College News

ASM to hold vote of No Confidence in UWPD

Image By: Jeff Miller via UW-Madison

The Associated Students of Madison (ASM) will hold a vote of No Confidence in the University of Wisconsin-Madison Police Department (UWPD) at their meeting on Tuesday.

Following their meeting with UWPD leadership on Thursday, Sept. 24, ASM attributes the vote to UWPD’s presence at off-campus protests, neglect to comply with #8cantwaitstandards and lack of willingness to accommodate all or most of ASM’s requested reforms. 

At the Thursday meeting, ASM raised concerns with UWPD, including their use of chemical equipment, their staffing equity and diversity plan, a request to hire an independent auditor and more proposed reform. ASM Grant Allocation Committee Chair and Student Services Finance Committee Representative Samuel Jorudd introduced the vote of No Confidence, a vote indicating that ASM no longer has confidence in UWPD which could lead to more reforms. 

“Our goal in the meeting was to allow UWPD the opportunity to renew our confidence in them,” said Jorudd. “I introduced a vote of no confidence in UWPD, and because some representatives expressed concern that I hadn’t met with the chief, my team and I decided to do exactly that. While the meeting didn’t go terribly, we were disappointed that the chief and her team were not open to more of these reforms. They cared more about defending themselves than listening to what we had to say, so I would say our confidence was not renewed.”

One of the items on the agenda that Jorudd was concerned about was initiatives related to the 8 Can’t Wait campaign, a push for more restrictive policies involving the use of force. While UWPD claims to meet all 8 Can’t Wait benchmarks — which includes the ban of all chokeholds and strangleholds — ASM pointed out discrepancies, including UWPD’s policy of “chokeholds or neck restraints, are not allowed unless the officer is justified in using deadly force and no other alternative is available.”

While some of ASM’s issues raised with UWPD were explained, others were denied completely. 

“When we brought up the request for them to hire an independent auditor, they informed us that they were accredited, which means they go through a similar audit process not just once, but three times,” Jorudd said. “[But] the only reforms they gave a firm no [to getting rid of] were banning officers from residence halls except when HFs request, giving 3 warnings before using deadly force and the ban of shooting at moving vehicles.”

UWPD Director of Communications Marc Lovicott had a different take on the meeting’s outcome.

“Our leadership at UWPD had a very good and constructive conversation with ASM leaders Thursday morning,” Lovicott said. “Much of the meeting was listening and clarifying facts about our department's response to the protests in downtown Madison this past summer. There's been quite a bit of misinformation shared, which we worked to clear up in our meeting.”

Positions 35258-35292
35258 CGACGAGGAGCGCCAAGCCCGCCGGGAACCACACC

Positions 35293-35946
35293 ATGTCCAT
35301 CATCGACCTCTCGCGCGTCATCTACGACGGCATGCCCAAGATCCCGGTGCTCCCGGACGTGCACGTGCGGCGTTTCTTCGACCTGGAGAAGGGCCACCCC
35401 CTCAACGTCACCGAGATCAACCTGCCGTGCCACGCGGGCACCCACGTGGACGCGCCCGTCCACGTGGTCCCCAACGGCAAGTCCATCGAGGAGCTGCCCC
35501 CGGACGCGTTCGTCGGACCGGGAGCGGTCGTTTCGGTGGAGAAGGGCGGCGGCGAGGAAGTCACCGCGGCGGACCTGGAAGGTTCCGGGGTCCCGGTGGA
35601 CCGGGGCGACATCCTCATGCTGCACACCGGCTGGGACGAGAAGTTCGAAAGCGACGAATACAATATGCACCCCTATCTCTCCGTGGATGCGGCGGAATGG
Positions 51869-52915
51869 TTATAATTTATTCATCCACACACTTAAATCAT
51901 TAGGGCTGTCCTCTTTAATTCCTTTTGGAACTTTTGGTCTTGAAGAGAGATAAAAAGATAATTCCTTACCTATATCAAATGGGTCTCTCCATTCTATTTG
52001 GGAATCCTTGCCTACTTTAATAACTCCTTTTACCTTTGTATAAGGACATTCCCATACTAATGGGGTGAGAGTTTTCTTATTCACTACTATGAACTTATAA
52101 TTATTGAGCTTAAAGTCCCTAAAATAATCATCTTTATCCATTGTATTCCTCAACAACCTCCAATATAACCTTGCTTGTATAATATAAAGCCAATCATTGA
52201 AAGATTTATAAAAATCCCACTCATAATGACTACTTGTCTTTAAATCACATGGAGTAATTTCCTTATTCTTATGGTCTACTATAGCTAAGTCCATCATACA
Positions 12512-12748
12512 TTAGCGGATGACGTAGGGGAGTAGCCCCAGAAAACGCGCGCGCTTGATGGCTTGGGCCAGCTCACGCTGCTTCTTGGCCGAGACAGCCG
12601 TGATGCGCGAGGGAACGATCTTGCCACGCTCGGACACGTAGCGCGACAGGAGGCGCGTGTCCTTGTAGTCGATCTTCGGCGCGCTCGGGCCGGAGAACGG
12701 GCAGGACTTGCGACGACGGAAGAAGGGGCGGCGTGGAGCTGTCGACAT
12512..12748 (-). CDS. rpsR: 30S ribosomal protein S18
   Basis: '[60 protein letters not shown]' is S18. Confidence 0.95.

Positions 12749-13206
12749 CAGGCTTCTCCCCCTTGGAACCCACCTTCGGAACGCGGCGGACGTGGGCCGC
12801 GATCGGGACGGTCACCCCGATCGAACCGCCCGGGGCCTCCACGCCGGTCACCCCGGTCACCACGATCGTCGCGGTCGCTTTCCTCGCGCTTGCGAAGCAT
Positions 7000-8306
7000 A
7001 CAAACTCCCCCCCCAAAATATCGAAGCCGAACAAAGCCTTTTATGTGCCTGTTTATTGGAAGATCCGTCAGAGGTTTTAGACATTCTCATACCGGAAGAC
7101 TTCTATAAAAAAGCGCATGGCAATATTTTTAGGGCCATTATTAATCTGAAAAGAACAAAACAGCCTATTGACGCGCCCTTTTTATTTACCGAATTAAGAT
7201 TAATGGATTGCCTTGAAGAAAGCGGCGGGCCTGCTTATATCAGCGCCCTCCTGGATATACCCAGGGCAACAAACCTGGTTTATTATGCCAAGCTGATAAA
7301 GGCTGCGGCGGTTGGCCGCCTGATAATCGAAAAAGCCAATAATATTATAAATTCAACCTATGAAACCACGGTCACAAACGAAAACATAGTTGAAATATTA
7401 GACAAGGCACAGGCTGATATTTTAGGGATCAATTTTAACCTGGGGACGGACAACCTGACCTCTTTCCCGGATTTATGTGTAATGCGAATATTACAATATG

Lovicott was referring to allegations that UWPD officers deployed tear gas at protests in late May and early June where they assisted Madison police officers in crowd control measures. UWPD has repeatedly denied those claims.

One answer that Jorudd was pleased with was UWPD’s response to his concern about the lack of Black staff and the minimal diversity among the UWPD ranks. 

“We discussed their staffing equity and diversity plan, which I was pleasantly surprised to find was quite in-depth,” said Jorudd. “They plan to completely revamp the UWPD hiring process, which I and my team were very happy to hear.”

ASM and UWPD also agreed to set up a regular meeting time to continue the dialogue between organizations. In her Sept. 22 “Chief’s Corner” blog post, UWPD Chief Kristen Roman discussed the importance of sharing ideas.

“As your Chief, I understand the vital role that the UWPD plays in the facilitation of open debate and the free exchange of ideas,” said Roman. “Indeed, I and all UWPD officers have sworn an oath to uphold these and other constitutional principles. Regardless of our personally held beliefs or opinions, as peacekeepers charged with the responsibility to safely facilitate expressions of the First Amendment, there is only one side on which police can and should choose to be: On the side of peace.”

Jorudd appreciates UWPD’s efforts to set up a regular meeting time, and encourages students to continue the conversation.

“Every single person on campus has a voice, and they can use it,” said Jorudd. “Every other Tuesday, the Student Council meets, and starts the meeting with an open forum. During the meeting on Tuesday, Sept. 29, the vote of no confidence will take place. If you agree with me and would like to make your voice heard, register in support of this vote and speak at the open forum.”

Students can access Tuesday’s ASM meeting at 7 p.m. on Zoom.

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